Lawsuit names CAPC commissioners, Berry, Stryker
Mayor Butch Berry, his chief administrative assistant Kim Stryker and five members of the Eureka Springs City Advertising and Promotion Commission all declined to comment after being named as defendants in a lawsuit filed last week by an attorney representing a group including current and former CAPC employees.
Plaintiffs in the lawsuit — filed Wednesday, March 10, in Carroll County Circuit Court by Eureka Springs attorney Tim Parker — are CAPC finance director Rick Bright, group sales coordinator Karen Pryor, former publicist Gina Rambo, former events coordinator Tracy Johnson and former commissioner Greg Moon.
• Tracy Johnson agrees to transition from contract to full-time employee
• The special events coordinator position is listed on the city website
January 13, 2021
• At a regular workshop, the commission confirms Johnson isn’t on payroll
• CAPC plans a special meeting to address the position
January 20, 2021
• CAPC votes to pay Johnson a contract rate from Jan. 1 through Jan. 31
January 27, 2021
• CAPC votes to wait to hire a special events coordinator
• CAPC votes 3-2-1 to vacate Greg Moon's position
February 19, 2021
• CAPC removes Gina Rambo as interim director
• Patrick Burnett is appointed to Moon's former position
February 24, 2021
• CAPC votes to terminate Rambo and place finance director Rick Bright on 90-day probation
March 10, 2021
• Johnson, Rambo, Moon, Bright and group sales coordinator Karen Pryor file lawsuit against Mayor Butch Berry, mayor's assistant Kim Stryker and five CAPC commissioners as well as two insurance companies.
• All individual defendants are served before the CAPC's regular workshop
Defendants are Berry, Stryker, CAPC commissioners Jeff Carter, Carol Wright, James DeVito, Melissa Greene and Harry Meyer, the city of Eureka Springs, Philadelphia Indemnity Insurance Company and State Auto Mutual Insurance Company. Both Greene and Meyer are members of the Eureka Springs City Council in addition to sitting on the CAPC.
All the individual defendants were served before the commission's workshop and regular meeting on March 10.
Bright, Rambo, Johnson and Moon are seeking compensatory damages of $1 million and punitive damages of $3 million each. Pryor is seeking compensatory damages of $250,000 and punitive damages of $500,000. All of the plaintiffs are also seeking reimbursement from the defendants for court costs and attorney’s fees and asking for trial by jury.
Among other allegations, the 44-page complaint accuses Carter and Wright of defamation, libel and slander against Moon, Johnson, Rambo and Bright. Stryker and the city of Eureka Springs are accused of releasing private personal information about Moon, Johnson, Rambo, Bright and Pryor. Wright, Carter, the city and the CAPC are accused of violating the Arkansas Freedom of Information Act and its open-meeting provisions and of violating the Arkansas Deceptive Trade Practices Act. Rambo and Johnson accuse the city and CAPC of breach of contract. Each of the defendants — with the exception of the two insurance companies — also is accused of civil conspiracy.
At a Feb. 24 meeting, the commission voted to terminate Rambo after Carter read a complaint alleging that Rambo had spoken critically about Carter in conversations with local business owners and others. At the same meeting, Carter revealed that the Eureka Springs Police Department was investigating CAPC operations, although he provided no further details.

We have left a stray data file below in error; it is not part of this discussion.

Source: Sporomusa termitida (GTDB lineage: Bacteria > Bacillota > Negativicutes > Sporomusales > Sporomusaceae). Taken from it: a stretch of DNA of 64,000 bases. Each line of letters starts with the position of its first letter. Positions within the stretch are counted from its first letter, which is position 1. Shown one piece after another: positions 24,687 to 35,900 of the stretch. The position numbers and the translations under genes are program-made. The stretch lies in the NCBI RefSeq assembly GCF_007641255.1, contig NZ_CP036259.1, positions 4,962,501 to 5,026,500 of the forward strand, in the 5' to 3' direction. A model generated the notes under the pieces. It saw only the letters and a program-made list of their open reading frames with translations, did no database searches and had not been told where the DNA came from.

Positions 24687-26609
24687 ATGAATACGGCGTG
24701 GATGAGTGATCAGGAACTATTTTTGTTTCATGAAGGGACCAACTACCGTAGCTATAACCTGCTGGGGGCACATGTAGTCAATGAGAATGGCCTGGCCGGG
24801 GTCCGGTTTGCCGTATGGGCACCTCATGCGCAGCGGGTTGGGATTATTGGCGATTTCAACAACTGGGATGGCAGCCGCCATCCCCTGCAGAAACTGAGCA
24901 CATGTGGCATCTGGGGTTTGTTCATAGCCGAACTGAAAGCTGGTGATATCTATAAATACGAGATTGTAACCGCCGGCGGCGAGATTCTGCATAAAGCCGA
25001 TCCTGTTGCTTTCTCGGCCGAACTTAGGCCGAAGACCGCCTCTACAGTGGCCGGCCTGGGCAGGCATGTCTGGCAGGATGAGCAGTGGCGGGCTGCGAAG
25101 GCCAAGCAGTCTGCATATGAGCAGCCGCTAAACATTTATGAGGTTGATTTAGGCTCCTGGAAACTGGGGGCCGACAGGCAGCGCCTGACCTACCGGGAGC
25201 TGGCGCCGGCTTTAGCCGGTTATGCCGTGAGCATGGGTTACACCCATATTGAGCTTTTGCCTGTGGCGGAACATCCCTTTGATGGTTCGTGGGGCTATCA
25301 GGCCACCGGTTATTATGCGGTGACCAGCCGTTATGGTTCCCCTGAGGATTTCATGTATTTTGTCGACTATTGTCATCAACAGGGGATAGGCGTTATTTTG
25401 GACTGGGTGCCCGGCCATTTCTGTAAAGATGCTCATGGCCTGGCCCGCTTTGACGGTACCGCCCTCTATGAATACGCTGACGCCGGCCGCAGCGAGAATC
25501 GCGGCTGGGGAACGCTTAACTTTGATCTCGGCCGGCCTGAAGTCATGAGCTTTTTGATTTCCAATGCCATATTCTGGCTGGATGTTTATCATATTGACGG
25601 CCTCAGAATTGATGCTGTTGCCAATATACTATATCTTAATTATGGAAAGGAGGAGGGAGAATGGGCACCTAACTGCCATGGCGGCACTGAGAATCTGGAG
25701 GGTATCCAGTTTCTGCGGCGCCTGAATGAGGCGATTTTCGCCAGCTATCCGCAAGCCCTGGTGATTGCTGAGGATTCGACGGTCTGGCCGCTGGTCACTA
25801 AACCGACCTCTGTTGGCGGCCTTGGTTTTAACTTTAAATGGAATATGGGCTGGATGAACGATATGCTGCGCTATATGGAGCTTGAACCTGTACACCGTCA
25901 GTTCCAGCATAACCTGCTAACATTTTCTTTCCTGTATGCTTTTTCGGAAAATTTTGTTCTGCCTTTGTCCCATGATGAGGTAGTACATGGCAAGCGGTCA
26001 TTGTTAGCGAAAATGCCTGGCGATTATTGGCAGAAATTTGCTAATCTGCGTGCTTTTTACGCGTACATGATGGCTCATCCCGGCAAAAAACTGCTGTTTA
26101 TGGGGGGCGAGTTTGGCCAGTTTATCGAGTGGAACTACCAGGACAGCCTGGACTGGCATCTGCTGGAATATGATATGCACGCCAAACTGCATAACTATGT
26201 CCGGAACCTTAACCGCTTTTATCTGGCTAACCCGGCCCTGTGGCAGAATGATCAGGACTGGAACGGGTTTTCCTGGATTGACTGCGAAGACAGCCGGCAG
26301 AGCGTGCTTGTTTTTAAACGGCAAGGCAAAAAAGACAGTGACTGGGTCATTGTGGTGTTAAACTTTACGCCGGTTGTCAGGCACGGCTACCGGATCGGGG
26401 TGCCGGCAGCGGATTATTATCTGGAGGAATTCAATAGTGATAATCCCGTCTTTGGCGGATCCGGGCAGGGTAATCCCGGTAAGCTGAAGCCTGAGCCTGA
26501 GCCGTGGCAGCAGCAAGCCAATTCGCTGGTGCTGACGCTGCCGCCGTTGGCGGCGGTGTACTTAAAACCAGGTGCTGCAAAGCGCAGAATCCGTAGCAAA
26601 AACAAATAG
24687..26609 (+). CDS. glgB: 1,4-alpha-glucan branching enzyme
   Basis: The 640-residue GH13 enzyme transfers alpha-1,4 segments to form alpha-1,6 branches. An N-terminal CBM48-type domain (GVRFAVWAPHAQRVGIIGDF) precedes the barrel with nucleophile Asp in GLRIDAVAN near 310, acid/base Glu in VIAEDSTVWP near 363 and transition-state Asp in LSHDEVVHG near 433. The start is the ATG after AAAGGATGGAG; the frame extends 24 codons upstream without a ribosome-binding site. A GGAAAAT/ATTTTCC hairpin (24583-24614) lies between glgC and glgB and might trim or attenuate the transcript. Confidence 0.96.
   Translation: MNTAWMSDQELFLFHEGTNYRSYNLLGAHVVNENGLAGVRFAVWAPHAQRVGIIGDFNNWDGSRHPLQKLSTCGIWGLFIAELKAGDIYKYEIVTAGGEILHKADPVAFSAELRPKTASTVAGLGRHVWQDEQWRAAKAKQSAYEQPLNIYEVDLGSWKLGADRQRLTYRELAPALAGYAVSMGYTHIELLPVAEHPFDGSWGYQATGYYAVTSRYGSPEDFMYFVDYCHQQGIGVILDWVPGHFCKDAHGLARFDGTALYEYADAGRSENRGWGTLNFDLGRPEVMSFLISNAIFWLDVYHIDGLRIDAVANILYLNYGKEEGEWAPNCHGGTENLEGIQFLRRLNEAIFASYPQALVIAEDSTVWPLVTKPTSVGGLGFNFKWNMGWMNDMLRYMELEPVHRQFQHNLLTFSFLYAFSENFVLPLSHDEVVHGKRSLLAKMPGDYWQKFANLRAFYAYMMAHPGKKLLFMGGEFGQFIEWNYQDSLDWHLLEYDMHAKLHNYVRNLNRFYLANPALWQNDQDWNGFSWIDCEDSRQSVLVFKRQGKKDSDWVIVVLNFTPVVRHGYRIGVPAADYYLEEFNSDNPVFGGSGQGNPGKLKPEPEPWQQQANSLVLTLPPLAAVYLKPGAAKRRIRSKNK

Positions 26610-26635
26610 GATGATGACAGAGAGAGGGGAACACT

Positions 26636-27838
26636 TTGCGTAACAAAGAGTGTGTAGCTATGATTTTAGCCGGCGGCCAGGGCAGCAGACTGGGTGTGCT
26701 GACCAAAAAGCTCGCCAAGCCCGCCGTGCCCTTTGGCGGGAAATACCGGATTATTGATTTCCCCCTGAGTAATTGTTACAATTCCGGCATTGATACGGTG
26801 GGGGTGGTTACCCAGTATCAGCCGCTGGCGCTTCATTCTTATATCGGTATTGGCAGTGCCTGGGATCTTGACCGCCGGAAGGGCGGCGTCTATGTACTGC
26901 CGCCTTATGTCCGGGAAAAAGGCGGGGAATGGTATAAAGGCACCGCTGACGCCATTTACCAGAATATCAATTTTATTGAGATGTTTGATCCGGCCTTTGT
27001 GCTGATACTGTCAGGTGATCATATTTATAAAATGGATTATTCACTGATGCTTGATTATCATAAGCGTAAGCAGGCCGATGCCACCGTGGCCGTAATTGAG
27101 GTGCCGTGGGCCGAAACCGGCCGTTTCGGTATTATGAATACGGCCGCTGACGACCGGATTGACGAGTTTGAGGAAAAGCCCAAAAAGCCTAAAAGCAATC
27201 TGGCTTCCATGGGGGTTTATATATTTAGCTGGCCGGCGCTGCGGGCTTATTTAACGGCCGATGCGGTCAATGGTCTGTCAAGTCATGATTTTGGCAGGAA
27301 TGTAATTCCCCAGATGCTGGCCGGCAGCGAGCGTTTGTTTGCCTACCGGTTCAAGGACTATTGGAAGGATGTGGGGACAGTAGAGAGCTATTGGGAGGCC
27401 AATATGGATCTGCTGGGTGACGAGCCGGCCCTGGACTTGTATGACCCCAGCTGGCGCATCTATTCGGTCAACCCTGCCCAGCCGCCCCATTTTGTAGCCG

Also at the Feb. 24 meeting, the CAPC placed Bright on 60 days’ probation, although no reason for the sanction was discussed in open session.
Johnson served as the commission’s special events coordinator on a contract basis in 2019 and 2020. Emails obtained by the Citizen through several Freedom of Information Act requests indicate Johnson was given the option of remaining on contract or becoming an employee in 2021, and the commission in November approved a 2021 budget that included funding for the position. In January, however, it was revealed that Johnson had been working without pay since the beginning of the year while the city advertised the events coordinator position. The commission later voted to pay Johnson on a contract basis through the end of January, then decided not to hire an events coordinator.
Rambo, who was then interim director of the CAPC, hired Johnson as the special events coordinator on Jan. 4 at the $37,000 annual salary previously approved by the commission and submitted new hire paperwork to City Hall. Berry refused to sign the paperwork, however, and told Rambo that she didn’t have the authority to hire employees.
According to the lawsuit, after Johnson was originally contracted as the events coordinator, Carter suggested to Johnson that she “use his suggested contacts in the entertainment industry for CAPC sponsored events.”
The lawsuit says Johnson informed Carter that she was uncomfortable with his suggestions. It also notes that Carter was actively involved in the entertainment industry with companies involved in sound and video production.
“Carter is now actively engaged, in ongoing efforts to illegally divert CAPC tax money to his own private companies in violation of Arkansas laws against illegal exaction,” the suit says. “In addition to being blatantly illegal, this also constitutes a conflict of interest between Carter’s obligations to the CAPC and his own financial interests.”
Rambo served as interim director of the commission from February 2020 until five days before her termination, when the commission voted to remove her interim director title and return her to her former position.
The lawsuit alleges that Carter has filed false police reports against Rambo, accusing her of improperly directing business to certain local businesses.
In a Facebook message sent to Eureka Springs business owner Rodney Slane on Jan. 27, Rambo writes that things are "out of control" at the CAPC. Rambo writes that Wright has "overstepped the line time and time again."
"She cannot speak for the entire commission and the commission acts as a whole," Rambo writes. "The chair has NO say over the staff alone or no say in giving direction to the mayor's office."
Rambo writes that Wright "really is the main issue." When Slane asks where Carter stands, Rambo writes that Carter doesn't like Johnson.
"But he seriously doesn't like any strong woman —and that's not something I throw out there often but he talks down to both of us," Rambo writes. "He does not understand the rules that are state laws and because we don't have 'bylaws' he doesn't think the laws apply. He also oversteps his bounds a lot. But he is pro tourism."